• One of the first things I did (before I found this site)when trying to figure out my own steam system was to download as many steam boiler installation instructions I could find from different manufacturers. From what I've observed most installation instructions are very minimal and greatly assume that the installer has a competent understanding of steam systems. They also tend to specify the bare minimum required to do the job rather than the optimum.I figure that this is to enable the installer put together the minimum bid and therefore it will sell their boiler rather than some another manufacturers. While I think one needs keep your boiler manufacturer's instructions in mind, there are a lot of improvements one can make.

    One of the most important things I think I learned was the need for swing joints on the risers as without them I can now see that the expansion/contraction would put tremendous strain on the joined boiler modules and over time, cause cracks/leaking.. Most boiler installation instructions skip this. I can only guess because it adds (cost) a couple more elbows to the installation.

    Again I can't over`emphasize the need to read Dan's books-especially the "Lost Art of Steam Heating". It is easy reading (not just a tech manual) and gives you all the answers/formulas and explanations you need to either:
    1.Competently interview a "steam heating" man.
    2.and/or design your own steam system.

  • rich on heat
    rich on heat Member Posts: 47
    Swing Headers

    Bill- I looked over notes on steam that I have saved and this one by Dan maybe of help to you.
    http://www.heatinghelp.com/newsletter.cfm?Id=54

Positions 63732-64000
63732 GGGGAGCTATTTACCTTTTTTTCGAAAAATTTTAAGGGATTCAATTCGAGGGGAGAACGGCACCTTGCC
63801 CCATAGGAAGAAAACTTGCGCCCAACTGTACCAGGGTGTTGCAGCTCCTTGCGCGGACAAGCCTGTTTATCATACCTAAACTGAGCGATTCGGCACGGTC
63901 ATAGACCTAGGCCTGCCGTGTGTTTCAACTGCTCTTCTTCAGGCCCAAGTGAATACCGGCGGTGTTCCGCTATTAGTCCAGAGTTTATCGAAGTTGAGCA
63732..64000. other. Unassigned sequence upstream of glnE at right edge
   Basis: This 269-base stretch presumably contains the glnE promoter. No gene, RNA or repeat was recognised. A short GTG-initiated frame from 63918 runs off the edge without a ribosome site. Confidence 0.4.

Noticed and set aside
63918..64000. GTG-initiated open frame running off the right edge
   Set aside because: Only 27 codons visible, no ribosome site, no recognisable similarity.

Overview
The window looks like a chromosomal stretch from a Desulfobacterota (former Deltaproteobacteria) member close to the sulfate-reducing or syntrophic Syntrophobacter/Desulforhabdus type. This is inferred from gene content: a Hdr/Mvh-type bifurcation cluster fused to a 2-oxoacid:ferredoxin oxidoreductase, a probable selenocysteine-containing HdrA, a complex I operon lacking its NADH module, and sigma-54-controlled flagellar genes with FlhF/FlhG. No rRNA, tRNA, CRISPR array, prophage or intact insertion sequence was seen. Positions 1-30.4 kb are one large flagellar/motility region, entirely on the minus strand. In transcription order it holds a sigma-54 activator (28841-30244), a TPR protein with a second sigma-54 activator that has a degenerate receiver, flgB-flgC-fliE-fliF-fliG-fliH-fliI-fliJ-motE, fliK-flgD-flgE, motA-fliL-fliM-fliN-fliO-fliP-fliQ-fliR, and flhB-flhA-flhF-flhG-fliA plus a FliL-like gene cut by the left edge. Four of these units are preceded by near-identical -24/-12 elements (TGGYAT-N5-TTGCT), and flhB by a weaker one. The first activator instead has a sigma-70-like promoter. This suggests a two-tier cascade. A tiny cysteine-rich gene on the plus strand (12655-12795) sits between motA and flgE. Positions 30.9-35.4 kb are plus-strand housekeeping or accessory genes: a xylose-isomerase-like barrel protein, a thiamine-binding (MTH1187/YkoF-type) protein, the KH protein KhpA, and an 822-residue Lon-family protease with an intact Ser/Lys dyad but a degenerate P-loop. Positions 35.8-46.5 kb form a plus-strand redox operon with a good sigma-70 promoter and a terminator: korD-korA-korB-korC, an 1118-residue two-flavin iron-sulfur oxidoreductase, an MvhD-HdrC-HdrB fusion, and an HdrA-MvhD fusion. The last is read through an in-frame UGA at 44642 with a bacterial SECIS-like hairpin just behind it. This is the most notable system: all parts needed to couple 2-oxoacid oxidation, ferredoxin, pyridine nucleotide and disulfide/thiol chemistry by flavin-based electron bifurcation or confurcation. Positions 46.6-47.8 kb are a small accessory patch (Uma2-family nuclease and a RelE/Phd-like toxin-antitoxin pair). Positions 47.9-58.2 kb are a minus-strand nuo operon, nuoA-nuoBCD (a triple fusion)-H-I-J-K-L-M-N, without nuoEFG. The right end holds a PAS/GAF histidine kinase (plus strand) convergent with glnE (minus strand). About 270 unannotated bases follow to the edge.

You also might want to take a look at a new post on the board:
    "Burnham Mega Steam ..complete.. almost".
    It has pictures of swing headers. As you can see, due to the elbows, the pipe or the boiler can expand /contract independently with out putting strain on each other. Also note the increase in pipe size after`coming out of the boiler. This slows down the velocity of the steam and helps dry it out. Billy also posted a nice cad drawing of his system.
  • Indysteamer
    Indysteamer Member Posts: 12
    Piping diagrams

    Bill: If the installation manual you have doesn't have piping diagrams in it I believe you may be missing some pages. Lennox boilers are really Dunkirk boilers from my experience. You can go to Dunkirks web site and get a copy of the installation manual. I believe your boiler is in the "Plymouth series." Anyway there is pipe sizing minimums ect.

    Lastly the problems your having is definitely in the piping. I have installed several of these boilers with black pipe and with recommended piping and never had any problems.
  • Paul Pollets
    Paul Pollets Member Posts: 3,429
    Incorrect Piping

    This boiler is piped incorrectly, and will give you nothing but headaches untill corrected.

    The NB piping should be sch. 40 black steel pipe, NEVER copper!! The header sizing needs to be per the manufacturer's instructions. Correct piping methods can also be found in Dan's book, "The Lost Art of Steam Heating". I would suggest you buy a copy for yourself and the heating contractor.